Coming soon: two-way migration to Nepal

No more afno manche or hamro party ko manche, Nepal now needs ramro manche from all over the world


It was an ironic coincidence that the week Nepal hosted its Investment Summit, the country signed an MoU with Japan for the export of Nepali skilled workers. Also last week we saw photographs of thousands of young Nepali men sleeping out in the open as they waited in line for Korean language tests which they need to pass to work in Korea. Nepal’s long-awaited G2G deal with Malaysia that will remove labour middlemen will soon come into effect.

As Nepal woos investors to create employment at home, overseas countries are vying for our cheap labour. This trend will only increase as East Asian countries age, and as traditional labour-exporting countries like the Philippines and our South Asian neighbours attain higher standards of living.

If all the new energy, infrastructure and tourism FDI projects committed at the Nepal Investment Summit actually come through, we are surely going to need the workforce here at home.

Officials at the Summit vowed that no Nepali youth will now have to seek jobs abroad. That is hyperbole. It is also duplicitous. A government that is promising huge employment opportunities at home is signing deals with Japan, Korea, Malaysia and Qatar to export our youth.

This is likely to go one for some time as Nepal is already addicted to remittance revenue to sustain the economy, pay for imports of everything from to vegetable to fruits. For now, about the only arena where remittance inflows have shown an impact is in driving up land prices in Kathmandu and urban centres.

If we want to see Nepal ‘developed’ in our lifetimes, we shall have to aggressively go out into the world and recruit. Many hotels, international non-profits, foreign-aided projects and bilateral and multilateral agencies already have foreigners as heads. To push this line of argument further, if Nepalis can serve in the British and Indian armies and the Singapore Commandos, why not a Japanese or Korean heading an irrigation or hydropower project in Nepal?

We can already offers jobs to the Japanese and Koreans in Nepal. Proof of whether the Investment Summit was really successful to generate $30 billion will be if Nepal finally turns into a country that offers employment to Koreans and Japanese. Workers from India and China already have jobs in Nepal, and in fact Nepal is the country that is the sixth largest source of remittances for India.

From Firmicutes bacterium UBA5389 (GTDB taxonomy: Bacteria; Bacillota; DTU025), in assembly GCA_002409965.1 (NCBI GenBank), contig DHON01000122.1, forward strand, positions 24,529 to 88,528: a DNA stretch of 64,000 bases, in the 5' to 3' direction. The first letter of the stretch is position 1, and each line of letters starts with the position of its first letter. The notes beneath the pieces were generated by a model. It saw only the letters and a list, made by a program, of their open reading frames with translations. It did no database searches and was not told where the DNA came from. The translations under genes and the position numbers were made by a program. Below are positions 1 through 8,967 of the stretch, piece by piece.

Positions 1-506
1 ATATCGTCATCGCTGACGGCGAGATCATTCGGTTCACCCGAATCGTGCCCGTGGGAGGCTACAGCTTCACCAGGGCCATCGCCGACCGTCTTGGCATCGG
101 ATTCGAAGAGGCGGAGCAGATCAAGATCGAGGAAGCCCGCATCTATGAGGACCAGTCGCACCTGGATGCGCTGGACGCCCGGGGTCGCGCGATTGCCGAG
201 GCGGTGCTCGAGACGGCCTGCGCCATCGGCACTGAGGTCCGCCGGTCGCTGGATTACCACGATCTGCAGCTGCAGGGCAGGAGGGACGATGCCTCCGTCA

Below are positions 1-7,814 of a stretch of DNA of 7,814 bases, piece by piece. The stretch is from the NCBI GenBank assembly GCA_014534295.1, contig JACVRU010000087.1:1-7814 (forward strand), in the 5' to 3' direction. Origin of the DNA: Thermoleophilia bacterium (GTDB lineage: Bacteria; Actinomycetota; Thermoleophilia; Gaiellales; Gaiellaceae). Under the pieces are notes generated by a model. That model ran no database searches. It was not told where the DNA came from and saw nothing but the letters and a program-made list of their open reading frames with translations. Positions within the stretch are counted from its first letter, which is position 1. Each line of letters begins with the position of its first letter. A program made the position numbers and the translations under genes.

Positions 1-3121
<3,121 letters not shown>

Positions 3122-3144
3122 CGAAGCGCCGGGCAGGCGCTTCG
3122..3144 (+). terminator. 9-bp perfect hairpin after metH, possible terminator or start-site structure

Given that the summit is organised every two years and every day of the past two years at least 1,500 Nepalis left for work overseas, we need to start thinking of reversing the flow. No more is it time for afno manche or hamro party ko manche, Nepal now needs ramro manche from all over the world.

When Nepal Airlines presses its new Airbus 330 flights to Incheon and Kansai the seats should be booked both ways. Investment is also about technology transfer, and induction of skilled human resources -- Nepal needs trained and experienced human capital that helped build the modern Japanese and Korean economies.

This would be a perfect match, and one that Nepal can take full advantage of. They benefit from the energy of the young Nepali, and we profit from their experience. Further, Nepal always seems to have money to hire more police and administrative staff but not the technical and managerial people who can build this country. Buying cars for the government and politicians is done in an instant, while we hem and haw about procuring the services of qualified managers and technicians.

Like many other countries, Nepal has embraced the idea of the free flow of goods and services. We have benefitted from the one-way free flow of human capital as well, now we need to reciprocate and relax our work visas. The real advantage of hiring globally will also be to get inside knowledge about how to do business in those countries. We would know, for example, what to grow, how to process and export value-added agricultural products from the Himalaya to Japan or Korea.

At social gatherings and in private communications, Nepalis who are likely to oppose the idea of reciprocity will tell you proudly how their children are now earning lots of money working abroad. Why should we deny this opportunity to those who are in the host countries? We need them now. We may not have this need in the future. Let us all watch carefully who gets hired to head FDI projects. We can go for Nepali afno manche first, but then let us do a global search.

Anil Chitrakar is President of Siddharthinc

Anil Chitrakar